EU policies are being pushed to make transport more sustainable as part of urgent climate efforts to reach net neutrality. A lot of research and development is ongoing to deliver innovative technologies in order to make possible a shift from fossil fuels. During the Pau Motors Festival, the Deputy CEO at Repsol, Luís Cabra, talked to Travel Tomorrow and shared details on why they decided to sponsor the race by showcasing rally cars powered by low-carbon liquid fuels.
1. Pau Motors Festival
We decided to have low carbon races and a range of distinct technologies. It was also important to use the festival to show inhabitants of Pau and spectators that there are alternative, sustainable low-carbon fuels.François Bayrou, Mayor of Pau
Citing an intent to increase the quality of life for the citizens of Pau, Bayrou expressed pride on “inventing a new Grand Prix” and for being the first in Europe to do so.
2. Low-carbon fuels
When asked why Repsol decided to support the event, its President Luís Cabra referred two main reasons. First, the industry is “heavily investing in the new generation of fuels [low-carbon fuels]”, second, because the industry has been producing and manufacturing fuels for five decades now, and decided to take a step further to combine the two elements and produce low-carbon fuels for sports.
This is the first time in which low carbon fuels are used in what we call single sitter racing cars. We are very proud that 100% low carbon fuel are being used for the first time here in Pau for this type of events and for this type of cars.Luís Cabra, Deputy CEO at Repsol
Explaining with more precision what low-carbon liquid fuels are, Cabra said they’re “fuels that are not impacting climate”. “They are neutral in carbon, they have no net emissions, but at the same time can be used in existing cars with existing infrastructure,” added Cabra stressing such fuel will be a very good complement to the electric vehicles.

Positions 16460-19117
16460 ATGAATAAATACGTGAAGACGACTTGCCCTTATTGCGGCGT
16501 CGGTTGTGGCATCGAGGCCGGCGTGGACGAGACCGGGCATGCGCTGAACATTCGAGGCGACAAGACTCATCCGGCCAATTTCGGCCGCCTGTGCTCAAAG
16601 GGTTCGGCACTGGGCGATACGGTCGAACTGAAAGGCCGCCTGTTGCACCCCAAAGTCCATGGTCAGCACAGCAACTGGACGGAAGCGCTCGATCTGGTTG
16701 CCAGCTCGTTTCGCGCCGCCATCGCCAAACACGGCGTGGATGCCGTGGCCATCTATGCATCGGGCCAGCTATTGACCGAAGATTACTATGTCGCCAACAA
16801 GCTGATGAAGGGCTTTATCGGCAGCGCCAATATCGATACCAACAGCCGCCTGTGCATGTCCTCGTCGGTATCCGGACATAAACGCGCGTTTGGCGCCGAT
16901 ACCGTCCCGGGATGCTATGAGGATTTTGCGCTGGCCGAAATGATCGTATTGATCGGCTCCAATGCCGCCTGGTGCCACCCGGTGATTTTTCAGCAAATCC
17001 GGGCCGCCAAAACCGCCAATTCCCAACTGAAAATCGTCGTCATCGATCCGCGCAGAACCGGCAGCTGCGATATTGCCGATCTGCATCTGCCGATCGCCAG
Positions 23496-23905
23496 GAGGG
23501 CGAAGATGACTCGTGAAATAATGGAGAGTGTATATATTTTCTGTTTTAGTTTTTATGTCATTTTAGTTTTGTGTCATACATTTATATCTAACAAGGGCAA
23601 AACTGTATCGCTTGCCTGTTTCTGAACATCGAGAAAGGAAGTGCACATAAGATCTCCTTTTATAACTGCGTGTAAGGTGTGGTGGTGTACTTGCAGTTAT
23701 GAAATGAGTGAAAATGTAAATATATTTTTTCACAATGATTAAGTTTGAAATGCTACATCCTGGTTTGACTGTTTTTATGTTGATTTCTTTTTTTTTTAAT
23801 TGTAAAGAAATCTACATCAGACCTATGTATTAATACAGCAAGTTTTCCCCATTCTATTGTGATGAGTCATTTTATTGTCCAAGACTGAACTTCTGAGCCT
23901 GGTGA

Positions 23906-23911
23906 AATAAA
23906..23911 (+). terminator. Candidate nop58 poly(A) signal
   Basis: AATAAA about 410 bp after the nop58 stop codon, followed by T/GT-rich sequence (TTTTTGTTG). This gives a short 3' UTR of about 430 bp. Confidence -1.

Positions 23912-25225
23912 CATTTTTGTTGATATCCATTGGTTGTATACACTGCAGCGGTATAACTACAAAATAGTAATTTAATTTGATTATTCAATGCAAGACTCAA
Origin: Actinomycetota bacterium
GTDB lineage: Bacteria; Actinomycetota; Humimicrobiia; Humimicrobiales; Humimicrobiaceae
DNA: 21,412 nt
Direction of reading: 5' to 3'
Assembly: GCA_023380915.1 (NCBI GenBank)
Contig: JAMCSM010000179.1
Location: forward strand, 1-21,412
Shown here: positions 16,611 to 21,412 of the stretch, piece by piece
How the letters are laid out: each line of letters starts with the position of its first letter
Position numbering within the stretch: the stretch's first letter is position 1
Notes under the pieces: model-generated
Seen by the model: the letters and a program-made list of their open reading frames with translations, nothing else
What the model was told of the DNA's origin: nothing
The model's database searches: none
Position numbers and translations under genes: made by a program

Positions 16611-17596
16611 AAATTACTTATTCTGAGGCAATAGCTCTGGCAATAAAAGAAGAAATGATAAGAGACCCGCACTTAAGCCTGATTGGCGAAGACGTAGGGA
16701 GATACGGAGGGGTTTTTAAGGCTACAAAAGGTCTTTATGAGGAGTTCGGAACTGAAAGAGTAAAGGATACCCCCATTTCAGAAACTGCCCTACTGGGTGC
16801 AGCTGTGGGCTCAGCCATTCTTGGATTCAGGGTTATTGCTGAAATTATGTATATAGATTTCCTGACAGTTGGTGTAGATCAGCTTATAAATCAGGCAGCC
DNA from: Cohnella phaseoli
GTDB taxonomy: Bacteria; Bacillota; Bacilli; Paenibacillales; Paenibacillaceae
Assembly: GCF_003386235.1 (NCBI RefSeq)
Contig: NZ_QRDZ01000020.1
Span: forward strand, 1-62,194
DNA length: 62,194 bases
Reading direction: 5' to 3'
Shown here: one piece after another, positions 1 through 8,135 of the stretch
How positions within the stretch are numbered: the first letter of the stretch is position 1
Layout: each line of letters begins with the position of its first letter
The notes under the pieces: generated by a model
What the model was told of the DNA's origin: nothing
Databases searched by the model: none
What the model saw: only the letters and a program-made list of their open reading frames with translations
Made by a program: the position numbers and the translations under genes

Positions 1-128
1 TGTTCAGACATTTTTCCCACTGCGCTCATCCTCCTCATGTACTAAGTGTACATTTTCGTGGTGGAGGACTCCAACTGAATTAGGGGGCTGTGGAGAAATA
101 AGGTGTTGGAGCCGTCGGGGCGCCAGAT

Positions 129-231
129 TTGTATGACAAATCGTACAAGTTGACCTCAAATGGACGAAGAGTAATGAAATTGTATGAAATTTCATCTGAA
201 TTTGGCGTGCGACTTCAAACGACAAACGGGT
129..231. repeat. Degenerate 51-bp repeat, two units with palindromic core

According to FuelsEurope, the use of low-carbon fuels can reduce CO2 emissions by up to 80-90% and more in the transport sector compared to conventional diesel or gasoline.
3. Decarbonisation as an opportunity
While decarbonisation efforts may appear as a threat to the automotive and fuels industry, Cabra told Travel Tomorrow that the road towards net-neutrality build upon the EU environmental pledges presents a “big opportunity for the industry” with an emphasis on the development of electric vehicles.
I believe that that both the automotive industry and the refining industry can benefit for having two options. Transforming the existing infrastructure — the existing refineries for the new generation of fuels — and at the same time developing the new value chain of the electric vehicles.Luís Cabra, Deputy CEO at REPSOL
He maintained that “there is a big opportunity to transform rather than close” existing refineries. “We are investing also in electricity, we are investing in recharging points for electric cars, but we are transforming our refinance. So definitely everything is looking at us as an opportunity, rather than a threat,” said Cabra.
The city of Pau is producing its own hydrogen to fuel the Febus, a tram-bus-style form of public transport. To refuel, vehicles have an energy station called Tissie, which is parked in the paddock to fuel the electric cars. Hyundai supplied the hydrogen fuel cell storage that was connected to the electric charging station where electric vehicles are charged.
“The Febus currently runs on hydrogen but we are also looking at developing biofuel to be used in our other buses as a cheaper alternative. We want our festival to be informative and we have had a lot of public interest for the Pau Motors Festival to be more sustainable,” concluded Bayrou.